On top of balancing academics and student life, Muslim students on campus face the extra challenge of constantly searching for alternative prayer spaces. In 2005, the University removed the existing prayer room in the basement of Peterson Hall, citing its secular mandate as an academic institution. With the McGill administration unwilling to offer any assistance, SSMU offered a temporary space in the Shatner building for the Muslim Student Association (MSA) to use as a prayer room.
The room remains a less than ideal space, with its limited access, poor sound insulation – try meditating with the Top 40 songs being blasted from Gerts – and lack of washroom facilities to make ablution. When the building is closed or access is limited, such as during Activities Night and other events, Muslim students are left with no viable alternatives. Those who can go home to pray, while long-distance commuters are left with the choice of praying under stairwells, in isolated corners, or between library bookshelves. This photo essay aims to highlight some of these desolate spaces, and reiterate the need for a larger, permanent prayer space.
“Part of being on a diverse campus, if you want to truly represent multicultural values, [is to] create a space where everybody feels welcome as they are. As practicing Muslims, prayer is a part of our identity and it’s never an issue in terms of interfering with people’s productivity. We are very flexible as Muslims, within the bounds of our faith.”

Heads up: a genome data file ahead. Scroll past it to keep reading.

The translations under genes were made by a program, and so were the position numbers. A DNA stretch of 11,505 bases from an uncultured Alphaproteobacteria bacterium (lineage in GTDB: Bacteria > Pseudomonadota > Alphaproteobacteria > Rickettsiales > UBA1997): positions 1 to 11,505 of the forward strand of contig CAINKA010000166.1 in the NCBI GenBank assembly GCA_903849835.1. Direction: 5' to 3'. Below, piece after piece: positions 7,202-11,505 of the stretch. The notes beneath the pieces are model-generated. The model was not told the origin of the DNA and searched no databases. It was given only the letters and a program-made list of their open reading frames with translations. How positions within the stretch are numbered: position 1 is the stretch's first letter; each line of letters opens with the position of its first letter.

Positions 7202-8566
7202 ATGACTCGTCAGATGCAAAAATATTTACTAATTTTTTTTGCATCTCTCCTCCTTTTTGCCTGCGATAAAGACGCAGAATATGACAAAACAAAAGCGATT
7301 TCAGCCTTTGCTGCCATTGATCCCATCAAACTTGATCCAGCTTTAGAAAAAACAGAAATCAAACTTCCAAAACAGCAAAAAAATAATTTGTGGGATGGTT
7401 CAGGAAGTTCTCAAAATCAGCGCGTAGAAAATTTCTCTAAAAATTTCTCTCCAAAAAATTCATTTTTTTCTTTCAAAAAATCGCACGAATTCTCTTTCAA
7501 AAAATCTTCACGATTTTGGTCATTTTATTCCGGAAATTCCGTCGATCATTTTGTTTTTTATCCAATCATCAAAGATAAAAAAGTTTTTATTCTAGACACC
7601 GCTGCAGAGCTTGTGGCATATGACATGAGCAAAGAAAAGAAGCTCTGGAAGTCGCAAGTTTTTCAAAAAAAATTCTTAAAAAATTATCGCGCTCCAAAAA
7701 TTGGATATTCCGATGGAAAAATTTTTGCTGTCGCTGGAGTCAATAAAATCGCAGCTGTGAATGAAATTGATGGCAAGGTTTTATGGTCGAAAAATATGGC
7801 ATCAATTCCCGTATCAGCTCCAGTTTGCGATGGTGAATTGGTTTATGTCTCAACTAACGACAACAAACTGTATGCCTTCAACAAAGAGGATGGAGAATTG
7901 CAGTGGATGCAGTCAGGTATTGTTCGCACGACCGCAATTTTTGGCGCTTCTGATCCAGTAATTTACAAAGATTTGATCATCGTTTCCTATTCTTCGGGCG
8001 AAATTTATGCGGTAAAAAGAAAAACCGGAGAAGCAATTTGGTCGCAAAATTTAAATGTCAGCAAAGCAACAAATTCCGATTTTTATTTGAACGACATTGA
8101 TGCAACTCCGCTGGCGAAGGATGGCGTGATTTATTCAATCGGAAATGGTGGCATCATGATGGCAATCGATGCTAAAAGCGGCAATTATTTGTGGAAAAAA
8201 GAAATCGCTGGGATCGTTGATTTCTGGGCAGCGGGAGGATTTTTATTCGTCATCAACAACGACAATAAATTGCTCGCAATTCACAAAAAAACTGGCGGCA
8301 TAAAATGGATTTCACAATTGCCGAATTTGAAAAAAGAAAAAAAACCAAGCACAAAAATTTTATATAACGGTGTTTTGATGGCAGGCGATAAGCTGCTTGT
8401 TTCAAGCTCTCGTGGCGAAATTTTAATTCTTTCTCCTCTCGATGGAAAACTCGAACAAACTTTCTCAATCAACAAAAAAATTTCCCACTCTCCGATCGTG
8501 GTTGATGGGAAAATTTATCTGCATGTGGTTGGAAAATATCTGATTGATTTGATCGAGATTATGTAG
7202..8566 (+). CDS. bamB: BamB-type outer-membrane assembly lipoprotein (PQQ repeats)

– Omar Edaibat
“It’s a question of just having a space on campus that is accessible and easy for us to be able to pray and worship. We’ve seen it across other campuses and it works very well – multi-faith prayer rooms or [rooms] specific to Muslims.”
– Omar Edaibat
“It was [midday] prayer time, and we were getting ready to pray [in the Redpath basement]. A security guard approached us and said we are not supposed to [pray there]. He pointed to a notice that said the basement area is only for getting books and that the study space is upstairs. I think he was reading between the lines because it didn’t say explicitly we couldn’t pray there. But another security guard said it’s fine, because formally there is no such [rule].”
– Bilal Ahmad
“Most of the time I pray in the Musalla [the prayer room]. I live really close; if the Musalla is closed I just go home to pray. The problem for some girls is when praying outside the Musalla they may need headscarves and skirts which they have to carry around or find.[Girls] might not feel comfortable, because they want a closed and isolated space not a public space.”
– Sara Kassem
“Praying in public, you feel a bit more uncomfortable. Technically it shouldn’t be, but I feel like it is. I’ve had situations when I am praying [in the library] and then someone comes in because they want to take a book out of the shelf. It’s really awkward because they don’t want [to interrupt] and I can’t say anything, or do anything while I am praying. So when I finish I have to apologize to them and tell them I was praying. It’s sort of embarrassing at times, but its good too because they get to know something about me. Still, it’s inconvenient.”
– Youmna Sayyidah